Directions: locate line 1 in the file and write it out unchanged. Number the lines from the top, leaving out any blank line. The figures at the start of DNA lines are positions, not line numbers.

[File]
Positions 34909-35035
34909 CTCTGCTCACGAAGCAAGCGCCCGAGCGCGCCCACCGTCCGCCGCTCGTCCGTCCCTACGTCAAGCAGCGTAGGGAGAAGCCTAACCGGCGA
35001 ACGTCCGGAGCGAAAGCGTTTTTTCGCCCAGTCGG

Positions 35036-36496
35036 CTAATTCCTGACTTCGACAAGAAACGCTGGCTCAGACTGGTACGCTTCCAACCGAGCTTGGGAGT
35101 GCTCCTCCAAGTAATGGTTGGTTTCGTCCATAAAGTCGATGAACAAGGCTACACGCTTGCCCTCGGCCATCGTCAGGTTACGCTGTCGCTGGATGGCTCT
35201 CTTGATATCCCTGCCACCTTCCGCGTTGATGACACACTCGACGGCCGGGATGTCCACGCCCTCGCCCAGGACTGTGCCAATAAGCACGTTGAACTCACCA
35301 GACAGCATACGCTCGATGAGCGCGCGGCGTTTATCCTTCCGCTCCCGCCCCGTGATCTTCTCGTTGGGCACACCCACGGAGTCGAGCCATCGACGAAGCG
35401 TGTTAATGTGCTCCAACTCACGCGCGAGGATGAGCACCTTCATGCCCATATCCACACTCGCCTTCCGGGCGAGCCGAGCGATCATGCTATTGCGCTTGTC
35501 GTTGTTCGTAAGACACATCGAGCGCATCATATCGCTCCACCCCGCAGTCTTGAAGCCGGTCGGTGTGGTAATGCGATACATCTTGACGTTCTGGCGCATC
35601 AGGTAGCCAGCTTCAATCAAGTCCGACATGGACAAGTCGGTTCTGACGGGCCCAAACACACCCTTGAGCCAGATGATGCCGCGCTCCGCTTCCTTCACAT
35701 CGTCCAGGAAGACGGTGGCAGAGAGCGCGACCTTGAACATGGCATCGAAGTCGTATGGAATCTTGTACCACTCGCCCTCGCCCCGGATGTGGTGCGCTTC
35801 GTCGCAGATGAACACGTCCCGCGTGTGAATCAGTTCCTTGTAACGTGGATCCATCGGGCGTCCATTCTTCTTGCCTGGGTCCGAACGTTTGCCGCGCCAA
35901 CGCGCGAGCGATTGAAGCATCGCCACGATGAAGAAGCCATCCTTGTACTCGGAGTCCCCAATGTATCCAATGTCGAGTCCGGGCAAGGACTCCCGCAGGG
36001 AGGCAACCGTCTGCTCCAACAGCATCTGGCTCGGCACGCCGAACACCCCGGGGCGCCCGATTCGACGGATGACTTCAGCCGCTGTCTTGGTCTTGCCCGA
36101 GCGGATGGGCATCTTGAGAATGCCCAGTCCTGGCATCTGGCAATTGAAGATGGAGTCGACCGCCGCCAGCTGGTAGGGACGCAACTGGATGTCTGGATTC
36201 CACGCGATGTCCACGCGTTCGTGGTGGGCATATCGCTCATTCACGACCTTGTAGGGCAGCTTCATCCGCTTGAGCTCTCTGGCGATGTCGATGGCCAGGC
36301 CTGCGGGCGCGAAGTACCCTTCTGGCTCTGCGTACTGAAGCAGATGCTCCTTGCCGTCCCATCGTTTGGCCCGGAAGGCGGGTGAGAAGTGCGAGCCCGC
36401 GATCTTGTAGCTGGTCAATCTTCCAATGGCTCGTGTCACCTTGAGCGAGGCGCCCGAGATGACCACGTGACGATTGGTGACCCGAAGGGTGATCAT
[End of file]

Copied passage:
Positions 34909-35035